|SuttonBeresCuller: Panoptos at The Henry|
Last Friday night’s gala at the Henry celebrated both the opening of SuttonBeresCuller: Panoptos and Image Transfer: Pictures in a Remix Culture. Both shows, though curated separately, address how we use technology to manage and manipulate the visual world. The two shows are also about our relationship with “found imagery”, a hallmark of new media, where technology allows both new ways of seeing the familiar as well as the ease of finding and appropriating previously existing images.
Jeff and I have been frequent attendees at SAM Remix, the quarterly parties that bring live music, interactive tours and a refreshingly youthful energy to the Seattle Art Museum. Henry’s Open House successfully captured the same energy with a crowd that felt more University in contrast to SAM’s more cosmopolitan scene. It made excellent people watching with many attractive and stylish young men and women – so that’s where they’ve all been hiding!
|From Jordan Kantor’s series of prints, Eclipse (2009)|
The more impressive and engaging of the two shows was easily Panoptos by the artists SuttonBeresCuller. In one gallery you see over 150 pieces from the Henry Archive displayed “salon style” along three walls. Meanwhile a high definition video camera glides slowly along the x- and y-axis, recording the image inches away from the works of art. In an adjacent gallery viewers operate the position of the camera using a joystick, and a large flat screen monitor projects the extreme close-up view of the artworks. In the few moments Jeff and I watched the screen we saw details that were completely obscured or either uninteresting when viewed in its original gallery. Eventually photographs from the video will be available online to create the third level of abstraction from the original source material. The explanatory booklet describes the importance of the online component to the overall content of the piece, but after a quick search of the Henry website, I couldn’t find where these are located. If it’s so important you’d think it would be easier to access, but that doesn’t seem to be the Henry’s mission.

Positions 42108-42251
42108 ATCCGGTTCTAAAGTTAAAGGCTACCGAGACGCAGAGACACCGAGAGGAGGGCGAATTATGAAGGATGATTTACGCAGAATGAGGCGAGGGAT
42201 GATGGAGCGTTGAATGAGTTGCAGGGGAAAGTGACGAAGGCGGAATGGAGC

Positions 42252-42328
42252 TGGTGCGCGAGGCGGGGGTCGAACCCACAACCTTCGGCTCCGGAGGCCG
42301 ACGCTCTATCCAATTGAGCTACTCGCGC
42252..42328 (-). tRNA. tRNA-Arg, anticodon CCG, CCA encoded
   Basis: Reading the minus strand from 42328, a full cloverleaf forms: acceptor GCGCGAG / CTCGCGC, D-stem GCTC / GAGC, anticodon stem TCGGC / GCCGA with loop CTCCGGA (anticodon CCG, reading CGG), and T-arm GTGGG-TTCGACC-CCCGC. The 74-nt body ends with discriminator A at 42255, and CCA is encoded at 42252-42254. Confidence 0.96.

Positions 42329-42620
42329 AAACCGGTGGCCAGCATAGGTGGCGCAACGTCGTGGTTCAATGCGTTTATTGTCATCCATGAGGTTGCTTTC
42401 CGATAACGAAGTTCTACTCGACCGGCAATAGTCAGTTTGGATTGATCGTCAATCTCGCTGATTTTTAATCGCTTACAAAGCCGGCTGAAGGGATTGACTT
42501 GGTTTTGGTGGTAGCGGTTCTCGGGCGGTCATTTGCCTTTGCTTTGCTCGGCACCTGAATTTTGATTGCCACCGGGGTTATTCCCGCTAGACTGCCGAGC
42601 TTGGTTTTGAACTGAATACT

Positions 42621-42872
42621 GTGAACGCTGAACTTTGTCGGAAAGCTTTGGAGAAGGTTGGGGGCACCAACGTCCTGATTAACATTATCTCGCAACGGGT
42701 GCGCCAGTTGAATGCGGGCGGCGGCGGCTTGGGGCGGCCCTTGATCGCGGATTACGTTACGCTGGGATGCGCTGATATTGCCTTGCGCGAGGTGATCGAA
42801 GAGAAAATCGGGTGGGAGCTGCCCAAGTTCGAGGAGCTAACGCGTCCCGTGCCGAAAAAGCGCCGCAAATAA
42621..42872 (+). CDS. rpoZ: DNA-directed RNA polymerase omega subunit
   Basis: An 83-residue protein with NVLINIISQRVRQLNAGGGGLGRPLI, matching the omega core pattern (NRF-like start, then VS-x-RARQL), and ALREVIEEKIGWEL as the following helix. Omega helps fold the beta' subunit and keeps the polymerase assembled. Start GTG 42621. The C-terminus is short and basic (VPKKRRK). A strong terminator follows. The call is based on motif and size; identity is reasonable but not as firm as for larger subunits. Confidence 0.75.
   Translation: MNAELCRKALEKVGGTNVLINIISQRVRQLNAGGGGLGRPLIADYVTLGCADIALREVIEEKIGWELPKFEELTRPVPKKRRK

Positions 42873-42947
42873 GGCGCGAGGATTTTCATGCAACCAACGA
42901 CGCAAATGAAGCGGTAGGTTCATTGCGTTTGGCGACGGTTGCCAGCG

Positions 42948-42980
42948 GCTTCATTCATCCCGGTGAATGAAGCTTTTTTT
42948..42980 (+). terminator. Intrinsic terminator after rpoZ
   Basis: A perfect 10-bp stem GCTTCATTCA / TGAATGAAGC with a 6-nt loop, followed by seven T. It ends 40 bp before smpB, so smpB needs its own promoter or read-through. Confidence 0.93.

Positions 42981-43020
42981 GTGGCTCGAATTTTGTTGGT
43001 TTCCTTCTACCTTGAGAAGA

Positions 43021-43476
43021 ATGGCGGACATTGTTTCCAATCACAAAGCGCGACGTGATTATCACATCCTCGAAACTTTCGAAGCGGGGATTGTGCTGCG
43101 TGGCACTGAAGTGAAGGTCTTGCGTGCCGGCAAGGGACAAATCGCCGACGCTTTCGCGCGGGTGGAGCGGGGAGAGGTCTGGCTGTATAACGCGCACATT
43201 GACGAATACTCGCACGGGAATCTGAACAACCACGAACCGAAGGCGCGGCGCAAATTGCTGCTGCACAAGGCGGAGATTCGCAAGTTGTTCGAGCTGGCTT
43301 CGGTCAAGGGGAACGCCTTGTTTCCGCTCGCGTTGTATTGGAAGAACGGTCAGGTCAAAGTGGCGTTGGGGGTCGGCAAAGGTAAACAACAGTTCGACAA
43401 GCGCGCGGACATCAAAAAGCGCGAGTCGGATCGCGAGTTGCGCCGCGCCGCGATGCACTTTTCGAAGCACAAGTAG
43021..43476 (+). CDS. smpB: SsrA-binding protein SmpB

|Lisa Oppenheim’s The Sun Is Always Setting Somewhere Else… (2006)|
My general beef with the Henry Art Gallery is its impenetrability to audiences unfamiliar to the work. This is evidenced in the exhibit Image Transfer: Pictures in a Remix Culture, a grab-bag of contemporary artworks that deal primarily with found images cultivated from the myriad sources (online, print, television, etc.) that we are familiar with in our day-to-day lives. My favorites from this exhibit were Amanda Ross-Ho’s Camera, Aerial View (2008), Lisa Oppenheim’s The Sun Is Always Setting Somewhere Else… (2006), and Matt Keegan’s Images are Words/Las Imágenes son Palabras (2010), which in their own ways manipulated found images or, for Amanda Ross-Ho, the room itself in ways that were easily identifiable. Other works in the collection were baffling. Luckily I happened to be in the gallery when artist Jordan Kantor was explaining his fabulous series of prints Eclipse (2009). Without his impromptu tour I probably wouldn’t have given his works more than a quick glance. The Henry makes a strong curatorial argument against didactic explanatory text, because an art gallery should allow the works to explain themselves and inspire the dialogues that occur in the absence of the voice of authority. That’s why you don’t see headsets with pre-recorded lectures – a mainstay at SAM. However, it’s also alienating when you find yourself on the outside looking in at some of the more obtuse works. If accessibility is important to you, I would suggest checking out their public tours offered by reservation Wednesdays 12 – 12:30.